Running a business can be hard work and take up most of your time. That can make it hard to stay up to date on ever-changing tech and easy to skip safety for speed. With the 2020 Covid-19 outbreak; the way we live and work has changed for almost a year now. Has your business technology evolved with it to fight cybersecurity risks?
May are now working from home or trying to minimize public contact. At the same time, hackers have taken to the internet en masse. Several high-profile businesses including GPS manufacturer Garman have been taken for millions by ransomware. This article from Business Insiders can tell you more about German’s multi-million dollar payout.
Cyberattacks like the 2017 Equifax data breach put the personal data of millions at risk. Small businesses, with less security protection and fewer resources dedicated to cybersecurity compared with larger corporations, are an easier target for hackers.
Small businesses face an average annual cost of $34,604 on cyber-related incidents, and only 52% of small businesses have a strategy around cybersecurity, according to a 2018 report by Hiscox, an insurance provider.
You may think with such profitable targets that you may be safe but even small businesses have fallen victim. If all your computer backups and attached cloud storage were gone; how would your business fair? Here’s information on cyberattacks, and seven tips to protect your small business.
What is a cyberattack?
A cyberattack is an unauthorized attempt to expose, destroy or access your data. Forty-seven percent of small businesses suffered at least one cyberattack in the past year, according to the Hiscox report.
Here are three common types of cyber attacks:
Malware: Short for “malicious software,” malware acts against the intent of the user and can come in the form of a virus, Trojan horse, or worm.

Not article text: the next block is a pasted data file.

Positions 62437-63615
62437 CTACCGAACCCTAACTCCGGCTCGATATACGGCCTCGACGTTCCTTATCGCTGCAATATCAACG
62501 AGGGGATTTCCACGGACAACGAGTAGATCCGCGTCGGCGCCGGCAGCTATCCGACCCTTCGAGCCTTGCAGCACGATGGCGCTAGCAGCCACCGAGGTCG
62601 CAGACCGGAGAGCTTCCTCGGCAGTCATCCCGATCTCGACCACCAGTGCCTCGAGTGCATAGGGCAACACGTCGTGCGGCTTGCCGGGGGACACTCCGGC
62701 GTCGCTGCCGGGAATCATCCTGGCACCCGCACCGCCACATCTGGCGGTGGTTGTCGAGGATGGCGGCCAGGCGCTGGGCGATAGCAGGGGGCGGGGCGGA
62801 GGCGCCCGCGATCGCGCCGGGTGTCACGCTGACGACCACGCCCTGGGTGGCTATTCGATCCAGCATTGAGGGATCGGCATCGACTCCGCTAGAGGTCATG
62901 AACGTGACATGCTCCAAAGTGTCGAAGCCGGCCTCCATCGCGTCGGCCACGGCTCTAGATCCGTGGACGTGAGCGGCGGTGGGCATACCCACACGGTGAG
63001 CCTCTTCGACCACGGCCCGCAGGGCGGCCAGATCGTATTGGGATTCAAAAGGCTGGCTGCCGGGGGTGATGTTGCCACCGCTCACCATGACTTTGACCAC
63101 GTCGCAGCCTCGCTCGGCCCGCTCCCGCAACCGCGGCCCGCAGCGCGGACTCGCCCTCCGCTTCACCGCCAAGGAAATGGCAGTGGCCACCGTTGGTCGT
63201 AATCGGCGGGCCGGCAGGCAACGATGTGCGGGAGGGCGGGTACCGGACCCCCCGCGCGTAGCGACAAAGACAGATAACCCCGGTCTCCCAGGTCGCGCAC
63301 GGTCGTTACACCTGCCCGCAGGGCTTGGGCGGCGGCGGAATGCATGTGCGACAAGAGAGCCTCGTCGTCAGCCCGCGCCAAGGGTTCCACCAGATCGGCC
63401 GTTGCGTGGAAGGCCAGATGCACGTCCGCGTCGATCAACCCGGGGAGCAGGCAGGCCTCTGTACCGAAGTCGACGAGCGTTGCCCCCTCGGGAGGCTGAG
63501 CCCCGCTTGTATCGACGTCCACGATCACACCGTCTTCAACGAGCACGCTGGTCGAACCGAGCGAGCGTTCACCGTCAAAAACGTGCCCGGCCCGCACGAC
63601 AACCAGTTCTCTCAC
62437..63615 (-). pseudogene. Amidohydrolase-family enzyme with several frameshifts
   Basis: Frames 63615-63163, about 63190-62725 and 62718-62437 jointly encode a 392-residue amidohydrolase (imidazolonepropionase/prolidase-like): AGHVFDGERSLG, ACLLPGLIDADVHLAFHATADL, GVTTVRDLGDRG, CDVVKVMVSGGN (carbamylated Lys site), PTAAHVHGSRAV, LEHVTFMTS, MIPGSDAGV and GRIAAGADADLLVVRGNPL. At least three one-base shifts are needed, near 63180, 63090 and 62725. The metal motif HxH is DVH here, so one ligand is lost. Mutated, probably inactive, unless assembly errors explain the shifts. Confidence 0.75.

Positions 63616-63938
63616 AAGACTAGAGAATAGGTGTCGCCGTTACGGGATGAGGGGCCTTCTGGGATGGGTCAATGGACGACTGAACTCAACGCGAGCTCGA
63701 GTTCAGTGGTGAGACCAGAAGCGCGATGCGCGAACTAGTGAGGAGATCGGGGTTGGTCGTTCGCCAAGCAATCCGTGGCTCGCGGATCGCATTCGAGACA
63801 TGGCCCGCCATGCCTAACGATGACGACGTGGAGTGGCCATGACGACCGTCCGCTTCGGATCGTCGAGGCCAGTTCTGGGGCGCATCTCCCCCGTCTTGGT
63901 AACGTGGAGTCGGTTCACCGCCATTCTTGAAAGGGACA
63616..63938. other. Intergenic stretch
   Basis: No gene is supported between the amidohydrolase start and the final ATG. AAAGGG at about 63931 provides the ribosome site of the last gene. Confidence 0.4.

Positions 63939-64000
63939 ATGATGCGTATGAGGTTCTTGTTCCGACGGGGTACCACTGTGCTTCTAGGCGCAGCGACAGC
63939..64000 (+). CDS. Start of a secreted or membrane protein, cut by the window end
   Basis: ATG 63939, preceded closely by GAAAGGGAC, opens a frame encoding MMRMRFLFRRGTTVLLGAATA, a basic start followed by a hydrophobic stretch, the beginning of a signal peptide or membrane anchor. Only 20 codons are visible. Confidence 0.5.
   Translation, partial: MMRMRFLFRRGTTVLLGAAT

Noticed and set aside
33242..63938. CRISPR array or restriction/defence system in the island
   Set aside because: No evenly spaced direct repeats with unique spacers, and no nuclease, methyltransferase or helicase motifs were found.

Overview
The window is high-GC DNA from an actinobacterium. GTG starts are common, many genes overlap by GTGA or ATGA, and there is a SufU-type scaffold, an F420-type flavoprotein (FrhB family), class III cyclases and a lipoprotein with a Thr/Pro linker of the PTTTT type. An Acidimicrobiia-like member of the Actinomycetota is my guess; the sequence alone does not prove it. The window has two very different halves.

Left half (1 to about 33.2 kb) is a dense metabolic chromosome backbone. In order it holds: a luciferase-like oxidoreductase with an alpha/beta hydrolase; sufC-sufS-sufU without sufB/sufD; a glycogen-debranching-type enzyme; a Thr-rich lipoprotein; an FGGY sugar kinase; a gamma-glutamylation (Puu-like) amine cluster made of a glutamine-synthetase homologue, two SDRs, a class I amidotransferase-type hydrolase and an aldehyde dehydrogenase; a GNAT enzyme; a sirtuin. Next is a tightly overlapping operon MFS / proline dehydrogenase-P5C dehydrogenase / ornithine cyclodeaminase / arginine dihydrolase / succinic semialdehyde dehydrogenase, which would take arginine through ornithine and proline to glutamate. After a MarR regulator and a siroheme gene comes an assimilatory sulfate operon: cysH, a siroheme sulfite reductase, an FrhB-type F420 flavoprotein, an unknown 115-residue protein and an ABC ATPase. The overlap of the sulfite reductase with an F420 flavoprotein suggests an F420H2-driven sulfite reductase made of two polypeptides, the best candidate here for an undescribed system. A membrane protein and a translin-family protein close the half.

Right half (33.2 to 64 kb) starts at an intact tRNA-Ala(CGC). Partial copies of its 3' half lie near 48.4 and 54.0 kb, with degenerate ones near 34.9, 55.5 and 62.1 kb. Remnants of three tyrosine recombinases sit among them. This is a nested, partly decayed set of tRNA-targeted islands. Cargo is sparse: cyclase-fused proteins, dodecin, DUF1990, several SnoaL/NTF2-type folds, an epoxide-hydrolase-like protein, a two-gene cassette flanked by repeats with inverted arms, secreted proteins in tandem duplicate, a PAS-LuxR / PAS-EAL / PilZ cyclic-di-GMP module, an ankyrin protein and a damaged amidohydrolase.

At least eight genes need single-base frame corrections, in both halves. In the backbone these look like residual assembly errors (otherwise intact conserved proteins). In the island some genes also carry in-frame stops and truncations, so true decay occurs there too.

Ransomware is a form of malware that demands money to avoid a negative consequence, such as permanently deleting your data or publishing it publicly.
Phishing: This is when scammers send fraudulent emails or text messages that may look like they’re from a reputable company, like your bank or credit card provider.
Phishing scams often tell you to click a link or open an attachment, and can then steal sensitive data, such as your credit card or website login information.
Man-in-the-middle attack: This type of attack happens when scammers secretly intercept communication between two parties to steal login credentials or account details.
Man-in-the-middle attacks can occur in areas with free public Wi-Fi hot spots, as scammers may set up fake Wi-Fi connections with names that sound similar to a nearby business. Once you’ve connected to the scammer’s Wi-Fi, they can monitor your online activities and steal your personal information, according to Symantec Corporation.
10 Cyber Security Tips for Small Business
Broadband and information technology are powerful factors in small businesses reaching new markets and increasing productivity and efficiency. However, businesses need a cybersecurity strategy to protect their own business, their customers, and their data from growing cybersecurity threats.
1. Train employees in security principles
Establish basic security practices and policies for employees, such as requiring strong passwords, and establish appropriate Internet use guidelines that detail penalties for violating company cybersecurity policies. Establish rules of behavior describing how to handle and protect customer information and other vital data.
2. Protect information, computers, and networks from cyber attacks
Keep clean machines: having the latest security software, web browser, and operating system are the best defenses against viruses, malware, and other online threats. Set antivirus software to run a scan after each update. Install other key software updates as soon as they are available.
3. Provide firewall security for your Internet connection
A firewall is a set of related programs that prevent outsiders from accessing data on a private network. Make sure the operating system’s firewall is enabled or install free firewall software available online. If employees work from home, ensure that their home system(s) are protected by a firewall.